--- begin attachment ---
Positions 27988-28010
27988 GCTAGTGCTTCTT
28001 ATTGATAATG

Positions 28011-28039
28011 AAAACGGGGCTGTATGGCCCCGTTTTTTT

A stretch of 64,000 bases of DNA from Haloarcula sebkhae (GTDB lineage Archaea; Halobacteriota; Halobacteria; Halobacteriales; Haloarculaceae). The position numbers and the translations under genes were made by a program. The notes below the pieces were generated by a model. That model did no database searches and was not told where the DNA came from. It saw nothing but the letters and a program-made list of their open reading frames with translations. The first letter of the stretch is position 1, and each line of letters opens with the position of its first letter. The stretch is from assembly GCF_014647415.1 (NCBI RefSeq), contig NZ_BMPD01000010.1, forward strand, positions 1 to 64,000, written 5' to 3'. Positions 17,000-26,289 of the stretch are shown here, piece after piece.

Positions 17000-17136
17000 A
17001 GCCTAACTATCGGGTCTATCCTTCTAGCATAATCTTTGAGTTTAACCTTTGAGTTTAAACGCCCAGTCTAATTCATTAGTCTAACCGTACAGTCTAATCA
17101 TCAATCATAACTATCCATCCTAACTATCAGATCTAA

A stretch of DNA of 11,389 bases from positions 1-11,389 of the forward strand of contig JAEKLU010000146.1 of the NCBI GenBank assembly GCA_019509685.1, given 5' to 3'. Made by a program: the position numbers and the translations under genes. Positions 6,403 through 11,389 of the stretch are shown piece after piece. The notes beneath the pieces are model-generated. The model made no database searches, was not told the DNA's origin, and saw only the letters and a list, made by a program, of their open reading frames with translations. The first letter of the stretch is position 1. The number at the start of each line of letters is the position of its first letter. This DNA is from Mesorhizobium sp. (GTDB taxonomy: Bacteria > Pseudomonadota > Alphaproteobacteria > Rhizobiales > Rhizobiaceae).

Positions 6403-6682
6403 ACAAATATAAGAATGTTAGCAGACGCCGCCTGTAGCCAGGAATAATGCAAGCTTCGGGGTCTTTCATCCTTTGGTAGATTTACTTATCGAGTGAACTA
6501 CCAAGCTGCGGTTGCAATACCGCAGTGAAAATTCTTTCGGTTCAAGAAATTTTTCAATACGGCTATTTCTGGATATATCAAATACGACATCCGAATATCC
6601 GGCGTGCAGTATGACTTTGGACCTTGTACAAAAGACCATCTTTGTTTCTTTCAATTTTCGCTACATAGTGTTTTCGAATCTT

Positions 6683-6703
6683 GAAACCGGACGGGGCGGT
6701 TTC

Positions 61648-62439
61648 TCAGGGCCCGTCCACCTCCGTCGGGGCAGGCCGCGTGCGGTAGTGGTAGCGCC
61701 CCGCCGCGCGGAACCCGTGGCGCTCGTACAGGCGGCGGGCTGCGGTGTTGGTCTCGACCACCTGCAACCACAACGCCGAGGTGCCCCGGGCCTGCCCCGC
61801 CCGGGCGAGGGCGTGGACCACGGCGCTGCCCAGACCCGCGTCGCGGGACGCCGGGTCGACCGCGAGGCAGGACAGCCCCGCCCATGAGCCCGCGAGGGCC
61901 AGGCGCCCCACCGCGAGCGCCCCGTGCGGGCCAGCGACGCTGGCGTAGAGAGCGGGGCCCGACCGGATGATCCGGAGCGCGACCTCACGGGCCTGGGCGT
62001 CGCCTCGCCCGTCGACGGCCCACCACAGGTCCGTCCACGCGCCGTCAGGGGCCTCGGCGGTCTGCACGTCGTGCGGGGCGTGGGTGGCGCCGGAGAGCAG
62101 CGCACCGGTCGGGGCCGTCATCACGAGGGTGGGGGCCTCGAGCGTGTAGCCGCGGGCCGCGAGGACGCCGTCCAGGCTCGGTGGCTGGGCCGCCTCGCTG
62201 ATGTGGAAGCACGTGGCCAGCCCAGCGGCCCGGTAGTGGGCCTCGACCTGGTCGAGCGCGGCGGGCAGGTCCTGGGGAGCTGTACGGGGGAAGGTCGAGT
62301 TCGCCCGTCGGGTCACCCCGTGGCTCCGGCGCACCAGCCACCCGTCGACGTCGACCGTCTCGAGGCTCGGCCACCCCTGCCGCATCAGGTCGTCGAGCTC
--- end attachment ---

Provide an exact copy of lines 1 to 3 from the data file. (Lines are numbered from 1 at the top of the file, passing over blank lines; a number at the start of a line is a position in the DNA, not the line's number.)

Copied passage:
Positions 27988-28010
27988 GCTAGTGCTTCTT
28001 ATTGATAATG